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The unusual bride

Bharadwaj sat anxiously in his wheelchair, which had been placed in a shady corner of the Chidambaram temple. He hoped that all the arrangements were being carried out smoothly, although there really wasn't much to organize because he couldn't afford it. He gazed at the golden rays of the sun, which was set to set about in an hour's time. He knew because the priest had said that moment would be an auspicious time. And he didn't want to delay this any further.

Senajit ambled over to where Bharadwaj sat. He and Bharadwaj had been friends since childhood so it was naturally he who was out in charge for all the wedding arrangements and most importantly, for the procurement of a suitable bride. 'Well, are you ready?' asked Senajit lightly as he clapped his friend's shoulder. Bharadwaj looked at him nervously. 'Are you sure everything's ready? Is she here?' 'Yes, yes my friend she is here and don't you worry. Everything is on schedule. We're just waiting for the priest to summon us and for the bride to get ready.' 'Where is she?' asked Bharadway, straining his neck to get a look around his friend. 'Hey, hold on, you're not supposed to see what she looks like. Don't worry yaar, I picked her up myself, she's a beauty.'

Bhradwaj settled down again. 'However there is one thing though' said Senajit after a little while. 'Some reporters are here from a news channel, I think from a foreign news channel because one of them is white…' 'What?! Why? What do they want?' asked Bharadwaj, visibly agitated. 'Take it easy. It's nothing. I asked them what they wanted and all they said was they had heard about this unusual marriage and wanted to write a report on it. I asked the priest about it and he's okay with it. He says the more people know the better. Perhaps they'll be less apprehensive about these things from now on.'

Bhradwaj chewed on his lip. 'Aright. As long as they don't disturb.' ''Course not, I'll see to that. Now come on, it's nearly time.'

He rolled Bharadwaj's wheel chair to the center of the temple where the mandap had been set. Everything was ready, the priest sat solemnly in his place of honor, already reciting religious chants and his close friends and family sat nearby. Bhradwaj leaned on his friend and sat down with some difficulty. He had nearly no feeling in his legs anymore and was also experiencing some loss of hearing.

'Is the bride ready?' asked the priest in a loud voice. 'Yes she is' replied Senajit. He disappeared and after a few minutes a small line of girls appeared all wearing bright colored saris and singing religious songs. One of the girls in the middle was holding something that looked like a leash. And on the leash was a female dog, brown all over with white feet. And she was wearing an orange sari.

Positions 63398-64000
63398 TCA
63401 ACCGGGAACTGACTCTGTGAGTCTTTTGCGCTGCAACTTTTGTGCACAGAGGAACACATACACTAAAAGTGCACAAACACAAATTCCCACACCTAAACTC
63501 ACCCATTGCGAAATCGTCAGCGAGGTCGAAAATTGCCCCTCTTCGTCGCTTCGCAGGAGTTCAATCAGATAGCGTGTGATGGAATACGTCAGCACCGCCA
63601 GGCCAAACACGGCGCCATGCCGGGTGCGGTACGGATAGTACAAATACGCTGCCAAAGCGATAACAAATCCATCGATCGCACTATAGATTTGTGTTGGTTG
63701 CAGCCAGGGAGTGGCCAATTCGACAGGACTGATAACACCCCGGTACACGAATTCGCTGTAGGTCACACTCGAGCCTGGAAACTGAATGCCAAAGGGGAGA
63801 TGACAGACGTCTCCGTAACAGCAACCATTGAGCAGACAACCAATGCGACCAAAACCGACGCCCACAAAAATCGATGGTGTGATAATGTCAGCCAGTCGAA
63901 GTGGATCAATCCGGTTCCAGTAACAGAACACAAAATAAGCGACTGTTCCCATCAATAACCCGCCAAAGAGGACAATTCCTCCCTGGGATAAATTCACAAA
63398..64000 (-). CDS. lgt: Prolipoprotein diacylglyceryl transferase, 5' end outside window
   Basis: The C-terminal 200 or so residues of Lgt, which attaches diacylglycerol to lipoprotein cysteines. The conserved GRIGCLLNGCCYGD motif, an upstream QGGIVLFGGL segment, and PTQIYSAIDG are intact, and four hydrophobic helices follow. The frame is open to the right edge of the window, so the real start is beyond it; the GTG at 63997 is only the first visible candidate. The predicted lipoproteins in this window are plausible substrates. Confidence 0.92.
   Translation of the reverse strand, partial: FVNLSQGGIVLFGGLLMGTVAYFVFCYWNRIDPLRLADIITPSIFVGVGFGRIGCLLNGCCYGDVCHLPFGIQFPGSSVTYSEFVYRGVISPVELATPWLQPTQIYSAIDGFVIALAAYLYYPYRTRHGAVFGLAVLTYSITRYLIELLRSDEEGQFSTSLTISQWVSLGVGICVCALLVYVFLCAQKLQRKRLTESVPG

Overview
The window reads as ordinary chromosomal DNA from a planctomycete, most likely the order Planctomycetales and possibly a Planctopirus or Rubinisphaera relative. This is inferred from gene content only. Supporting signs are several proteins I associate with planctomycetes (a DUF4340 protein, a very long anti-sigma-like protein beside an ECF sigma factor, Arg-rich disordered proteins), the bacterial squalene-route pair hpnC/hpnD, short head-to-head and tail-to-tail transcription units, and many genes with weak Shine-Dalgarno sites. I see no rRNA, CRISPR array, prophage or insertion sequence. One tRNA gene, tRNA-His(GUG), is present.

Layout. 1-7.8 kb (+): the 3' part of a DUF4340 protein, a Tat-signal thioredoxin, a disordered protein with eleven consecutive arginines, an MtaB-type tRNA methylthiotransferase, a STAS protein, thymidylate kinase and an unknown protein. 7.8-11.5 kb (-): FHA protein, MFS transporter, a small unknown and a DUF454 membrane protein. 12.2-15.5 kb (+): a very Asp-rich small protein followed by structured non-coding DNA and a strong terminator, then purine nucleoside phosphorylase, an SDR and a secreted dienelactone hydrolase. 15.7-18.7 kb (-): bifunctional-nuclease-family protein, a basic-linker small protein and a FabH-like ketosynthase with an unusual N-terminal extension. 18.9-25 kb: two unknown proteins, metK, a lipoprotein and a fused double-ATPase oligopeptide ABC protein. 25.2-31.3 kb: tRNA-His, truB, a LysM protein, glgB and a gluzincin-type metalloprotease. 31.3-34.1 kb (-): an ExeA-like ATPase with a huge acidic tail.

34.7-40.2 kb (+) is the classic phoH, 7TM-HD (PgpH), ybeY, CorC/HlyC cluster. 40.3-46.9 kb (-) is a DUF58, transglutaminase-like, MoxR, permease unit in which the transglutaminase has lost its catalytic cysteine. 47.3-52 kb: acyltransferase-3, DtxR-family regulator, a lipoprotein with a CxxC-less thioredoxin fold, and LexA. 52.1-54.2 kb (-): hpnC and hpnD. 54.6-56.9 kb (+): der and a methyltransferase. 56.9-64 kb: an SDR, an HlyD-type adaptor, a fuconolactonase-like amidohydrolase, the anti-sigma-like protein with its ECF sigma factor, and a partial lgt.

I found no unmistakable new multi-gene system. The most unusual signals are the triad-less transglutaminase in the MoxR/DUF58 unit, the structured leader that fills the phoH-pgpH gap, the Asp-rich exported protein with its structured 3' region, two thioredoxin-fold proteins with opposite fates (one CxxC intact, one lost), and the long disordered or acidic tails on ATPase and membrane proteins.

There was a click as a camera behind Bharadwaj was switched on. He looked around nervously and hoped it would be over soon. The dog was made to sit beside Bharadwaj. The priest starting chanting even louder and soon the newlyweds were married.

As Bhradwaj placed a garland around the bitch, he hoped fervently that it would work. Fifteen years ago, he had been an active and healthy man. But then he had attacked a pair of dogs and since then he had lost sensation in his limbs. He had tried nearly every cure but to no avail. Finally an astrologer recommended marrying a bitch to throw off the curse. Bhradwaj had never been very superstitious but he was ready to try anything. After Senajit fed Mrs.Bharadwaj a bun, the crowd gathered outside cheered as the newlyweds emerged from the temple.

Based on a true story of a man who married a dog in Tamil Nadu to throw off a curse after he stoned two dogs to death.

By Nisma Elias


"The Corridor”

The corridor is left empty,
The window is open,
Only a bit of light
And a ray of hope.

Dark at both ends,
Where I stand
And where you stood
Two points emerged in loss.

The thundering sound,
Of a soft step,
The echo, the emptiness,
The loss and the lost.

Two points at two ends,
Leaves, old and dry,
By the open window,
Then a lonely laugh.

Then a lonely laugh
And a sob outside,
The sun does shine
But its dark inside.

The corridor that knew us so well
Has forgotten the roses smell
Forgotten, lost time has gone,
And I am left alone.

By Sarwat Tahsin Khan.

Hands of Blood

Lights out in the valley of sweet memories.
A pathetic crone will tally out the days,
I've left to live.
Past regrets and chances lost,
Will matter the most now.
So much so I won't mind if the devil took me down.
Give me a single chance!
To wipe her blood off my hands!
Her whom I loved and damned.

In the Dark

Afraid of the dark.
Afraid but not alone.
For the reason hides in the shadows,
Silent and unknown.
Could it be in the closet?
Or under the bed?
Alas the scare comes from overhead.
A figure unseen with black tentacles shimmering,
Writhing from the head of grotesque.
What things may lurk
In fears, in darks,
Forever in thoughts, in dreams.

By Nafis Khalid


 
 

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